Wednesday, November 27

Reviews of Torm long sleeved jersey, Rab Kinetic Plus jacket, and Equetec Dressage Briefs

These are three pieces of clothing that I am really glad I bought! Most of my clothes come from charity shops, but occasionally I splash out on something which I want mainly for cycling. I say mainly because in the case of these three only the Torm jersey is specifically for cycling and even that I would be happy to be seen in away from the bike.

So, here we go -

Torm TL8 full zip jersey

I came across these when I was looking at the Cycling UK heritage wool range of jerseys, which are made by Torm. They are made from Merino Sportwool, which is a blend of merino wool and a synthetic fibre. I have got other merino wool garments which have all got moth holes in - I'm hoping that the addition of synthetic fibre might prevent this happening. Hopefully the little blighters will not be so attracted to it. I bought it in the week before my ride home from Derbyshire, panicking slightly that I had no other layer like this (it's both mid and outer) to give me some warmth in the chillier weather. It proved invaluable - it's warm but lightweight, the sleeves are plenty long enough for my long arms, and the three back pockets were really useful. I bought the small size, equivalent to a size 12 although I'm really a size 10, hoping that this would mean I'd have room to wear something underneath, and it's perfect.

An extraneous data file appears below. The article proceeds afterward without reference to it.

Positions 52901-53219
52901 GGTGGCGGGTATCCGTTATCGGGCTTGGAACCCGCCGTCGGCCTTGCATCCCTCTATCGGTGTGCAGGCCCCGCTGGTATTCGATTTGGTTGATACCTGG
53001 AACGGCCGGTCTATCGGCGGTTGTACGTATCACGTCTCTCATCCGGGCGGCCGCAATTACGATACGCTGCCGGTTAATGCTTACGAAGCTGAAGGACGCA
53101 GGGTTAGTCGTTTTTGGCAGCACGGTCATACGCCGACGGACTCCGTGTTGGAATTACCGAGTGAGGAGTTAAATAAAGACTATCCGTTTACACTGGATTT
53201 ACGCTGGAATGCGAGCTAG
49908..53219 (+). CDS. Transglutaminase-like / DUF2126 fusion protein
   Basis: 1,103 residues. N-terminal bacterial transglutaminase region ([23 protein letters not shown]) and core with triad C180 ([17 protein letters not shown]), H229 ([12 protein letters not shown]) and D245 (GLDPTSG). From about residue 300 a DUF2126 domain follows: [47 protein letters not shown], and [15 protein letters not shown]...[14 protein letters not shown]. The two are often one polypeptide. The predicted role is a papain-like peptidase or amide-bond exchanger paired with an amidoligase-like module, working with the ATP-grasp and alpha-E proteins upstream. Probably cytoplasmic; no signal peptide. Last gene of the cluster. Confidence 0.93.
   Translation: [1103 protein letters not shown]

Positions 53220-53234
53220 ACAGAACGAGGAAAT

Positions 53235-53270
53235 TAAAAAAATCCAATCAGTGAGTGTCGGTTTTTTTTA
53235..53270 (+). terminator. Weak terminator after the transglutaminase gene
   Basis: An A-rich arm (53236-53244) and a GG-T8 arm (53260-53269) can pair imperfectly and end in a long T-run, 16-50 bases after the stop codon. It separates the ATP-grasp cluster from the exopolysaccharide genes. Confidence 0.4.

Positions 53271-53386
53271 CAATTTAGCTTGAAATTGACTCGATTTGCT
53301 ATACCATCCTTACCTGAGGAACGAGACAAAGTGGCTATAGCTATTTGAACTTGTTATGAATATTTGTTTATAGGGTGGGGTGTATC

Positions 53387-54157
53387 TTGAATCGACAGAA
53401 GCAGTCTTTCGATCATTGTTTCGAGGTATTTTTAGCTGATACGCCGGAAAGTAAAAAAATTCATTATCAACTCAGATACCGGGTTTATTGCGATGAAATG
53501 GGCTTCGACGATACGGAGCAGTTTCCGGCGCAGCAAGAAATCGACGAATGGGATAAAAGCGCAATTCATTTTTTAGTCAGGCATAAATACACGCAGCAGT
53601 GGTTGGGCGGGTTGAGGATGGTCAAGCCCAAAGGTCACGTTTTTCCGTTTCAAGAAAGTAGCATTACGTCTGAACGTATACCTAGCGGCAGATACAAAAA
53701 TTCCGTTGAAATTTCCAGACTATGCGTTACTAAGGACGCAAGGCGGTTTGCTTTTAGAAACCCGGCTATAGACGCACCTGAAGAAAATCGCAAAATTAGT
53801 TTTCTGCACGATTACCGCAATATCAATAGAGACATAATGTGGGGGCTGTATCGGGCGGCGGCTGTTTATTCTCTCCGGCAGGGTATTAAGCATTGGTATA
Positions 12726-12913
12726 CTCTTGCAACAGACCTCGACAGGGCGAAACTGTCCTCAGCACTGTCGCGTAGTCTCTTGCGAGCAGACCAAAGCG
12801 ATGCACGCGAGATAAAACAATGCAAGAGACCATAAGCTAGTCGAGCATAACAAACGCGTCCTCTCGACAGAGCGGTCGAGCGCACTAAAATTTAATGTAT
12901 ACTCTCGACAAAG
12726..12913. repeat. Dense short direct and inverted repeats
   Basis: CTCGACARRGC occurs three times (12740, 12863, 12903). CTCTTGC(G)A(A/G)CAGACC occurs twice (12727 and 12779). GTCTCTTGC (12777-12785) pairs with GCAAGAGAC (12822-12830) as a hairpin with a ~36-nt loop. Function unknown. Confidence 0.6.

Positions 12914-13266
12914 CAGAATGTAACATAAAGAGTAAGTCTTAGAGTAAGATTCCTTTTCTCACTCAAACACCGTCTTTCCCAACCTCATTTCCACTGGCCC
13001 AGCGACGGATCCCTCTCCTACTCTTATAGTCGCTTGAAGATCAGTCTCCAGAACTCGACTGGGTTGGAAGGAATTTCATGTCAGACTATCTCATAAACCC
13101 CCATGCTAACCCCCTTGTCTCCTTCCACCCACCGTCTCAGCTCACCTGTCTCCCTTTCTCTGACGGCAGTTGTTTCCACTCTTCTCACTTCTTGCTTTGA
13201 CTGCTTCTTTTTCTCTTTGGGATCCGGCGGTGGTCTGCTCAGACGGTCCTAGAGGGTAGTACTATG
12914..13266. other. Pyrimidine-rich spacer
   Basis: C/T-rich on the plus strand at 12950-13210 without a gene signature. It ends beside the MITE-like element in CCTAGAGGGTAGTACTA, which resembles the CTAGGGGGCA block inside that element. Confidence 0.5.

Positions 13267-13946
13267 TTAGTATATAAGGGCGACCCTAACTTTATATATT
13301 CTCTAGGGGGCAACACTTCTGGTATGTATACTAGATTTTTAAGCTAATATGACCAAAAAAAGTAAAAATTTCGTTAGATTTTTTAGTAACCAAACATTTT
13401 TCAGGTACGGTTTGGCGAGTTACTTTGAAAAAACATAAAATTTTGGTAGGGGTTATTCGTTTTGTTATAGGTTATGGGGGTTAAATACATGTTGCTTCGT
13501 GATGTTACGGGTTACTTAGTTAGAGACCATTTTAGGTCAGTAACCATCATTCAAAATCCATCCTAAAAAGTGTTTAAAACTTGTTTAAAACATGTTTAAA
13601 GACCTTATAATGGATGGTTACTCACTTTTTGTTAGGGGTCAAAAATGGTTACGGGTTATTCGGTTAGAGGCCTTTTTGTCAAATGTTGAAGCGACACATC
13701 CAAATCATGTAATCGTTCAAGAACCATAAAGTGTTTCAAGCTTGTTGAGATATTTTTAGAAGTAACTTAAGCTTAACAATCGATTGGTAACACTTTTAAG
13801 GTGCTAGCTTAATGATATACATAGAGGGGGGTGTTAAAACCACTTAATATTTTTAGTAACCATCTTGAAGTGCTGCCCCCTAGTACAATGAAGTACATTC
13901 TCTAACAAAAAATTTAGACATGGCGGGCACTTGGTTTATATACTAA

I think my only criticism of it is that the zipped pockets are waterproof lined, which I think is a bit unnecessary for a jersey which isn't really intended for wearing as an outer layer in the rain. On one occasion when I had overdressed and got too warm these waterproof linings in the zipped pockets actually got wet with sweat...!

Rab Kinetic Plus jacket

Rab describes this as a "waterproof, lightweight, breathable stretch softshell".

Earlier in the year when my very outdoorsie cycling/running/swimming Elder Son and Daughter-in-Law came to visit, Daughter-in-Law had with her one of these jackets, and Elder Son has one as well. I tried it on and thought it was just what I needed as a lightweight outer layer for perhaps three seasons of the year. They both said that it is the jacket that they wear most, for all activities.

I already had a softshell that I bought from Aldi a while ago, but it is considerably heavier than this Rab one, which folds up into its own stuff sack and weighs a mere 270g (I've weighed mine, and that figure is correct) as opposed to the Aldi one which weighs 350g and takes up a lot more space in my panniers.